Nauru House

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Nauru House
Nauru House AON.jpg
General information
Type office
Location Melbourne, Australia
Coordinates 37°48′48″S 144°58′15″E / 37.81333°S 144.97083°E / -37.81333; 144.97083Coordinates: 37°48′48″S 144°58′15″E / 37.81333°S 144.97083°E / -37.81333; 144.97083
Completed 1977
Height
Antenna spire 190 m (620 ft)
Roof 183 m (600 ft)
Technical details
Floor count 52
Floor area 50,500 m2 (544,000 sq ft)
Design and construction
Architect Perrott Lyon Timlock & Kesa

Nauru House (also called 80 Collins Street[1]) is a landmark 52-story building located in the Melbourne CBD. The building was designed by architectural firm Perrott Lyon Timlock & Kesa.

History[edit]

The land the building sits on was bought in 1972 at a price of A$19 million by the government of the Republic of Nauru as an international investment.[2] Nauru, which had become incredibly wealthy thanks to the selling of phosphate, began the Nauru Phosphate Royalties Trust (NPRT) to re-invest profits in international real-estate.[3]

Controversy was stirred when construction began in 1972, as the government of Nauru decided to raze two buildings with "high heritage value" in order to have the building face the desirable Collins Street, and thus, a Collins Street address. Even amid public outcry, the historic buildings were torn down to make way for construction.

When completed it became the tallest building in Melbourne however it was still surpassed by the MLC Centre in Sydney. In 1981. It was surpassed by the Sofitel Hotel and was no longer the talllest building in Melbourne.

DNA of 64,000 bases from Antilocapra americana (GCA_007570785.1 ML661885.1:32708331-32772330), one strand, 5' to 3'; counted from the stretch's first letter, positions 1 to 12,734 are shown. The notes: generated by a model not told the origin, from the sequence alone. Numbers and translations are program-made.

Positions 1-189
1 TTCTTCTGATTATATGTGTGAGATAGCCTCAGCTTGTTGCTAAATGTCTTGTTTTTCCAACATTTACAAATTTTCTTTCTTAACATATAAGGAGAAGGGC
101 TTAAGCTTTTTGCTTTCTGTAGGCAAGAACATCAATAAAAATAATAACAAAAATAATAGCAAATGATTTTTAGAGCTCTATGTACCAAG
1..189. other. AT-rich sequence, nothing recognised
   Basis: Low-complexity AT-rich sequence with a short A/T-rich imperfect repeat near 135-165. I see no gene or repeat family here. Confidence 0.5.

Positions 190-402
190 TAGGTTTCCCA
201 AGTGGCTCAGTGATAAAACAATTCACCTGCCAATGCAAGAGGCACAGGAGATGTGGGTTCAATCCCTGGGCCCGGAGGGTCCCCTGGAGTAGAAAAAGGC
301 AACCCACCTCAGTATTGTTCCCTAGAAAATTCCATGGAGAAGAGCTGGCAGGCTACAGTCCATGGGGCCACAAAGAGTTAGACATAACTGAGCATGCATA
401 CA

Following decades of mismanagement, corruption, and spiralling loans to General Electric, estimated to amount to approximately A$227 million, the NPRT was forced to sell off its international assets to pay loans.[4][5] Nauru House is now owned by QIC after purchasing the building for A$140 million in December 2004.[6]

Facade[edit]

Between 1994 and 1996, the Nauru House went under a facelift to replace the former pebble-concrete facade of the building with new, matte-gray aluminium siding.

Records[edit]

Following the building's completion, it was the tallest building in Melbourne until 1980, when the nearby Collins Place complex was opened.

Facts[edit]

  • Built: 1972 - 1977
  • Address: 80 Collins Street
  • Height to roof: 183 m
  • Height to pinnacle: 190 m
  • Number of floors : 52[7]
  • Total floor space: 50,500 m2

See also[edit]

References[edit]

  1. ^ "Nauru House". Emporis.com. Retrieved 2008-02-23. 
  2. ^ Shepherd, Dick (4 February 1972). "Hotel men expected to press for Govt. aid". The Age. Retrieved 25 April 2011. 
  3. ^ McKenzie, Greg (11 March 1976). "Giddy limit in tall storeys". The Age. p. 16. Retrieved 25 April 2011. 
  4. ^ Clausen, Lisa (18 May 2004). "Can Nauru Stay Afloat?". Time Magazine. Retrieved 25 April 2011. 
  5. ^ Westerman, Helen (24 August 2004). "Nauru House expected to fade away". The Age. Retrieved 25 April 2011. 
  6. ^ Westerman, Helen (8 April 2005). "Nauru moves out of Melbourne with $9.9m sale". The Age. Retrieved 25 April 2011. 
  7. ^ Day, Norman (20 April 1977). "Nauru's new ill-mannered house". The Age. p. 2. Retrieved 25 April 2011. 

External links[edit]

List of tallest buildings in Australia
Next shorter
AMP Centre
188m
Next taller
Suncorp Place
193m
Heights are to highest architectural element.
List of tallest buildings in Melbourne
Next Shortest
Collins Place
185m
Next Tallest
Freshwater Place
205m
Heights are to highest architectural element.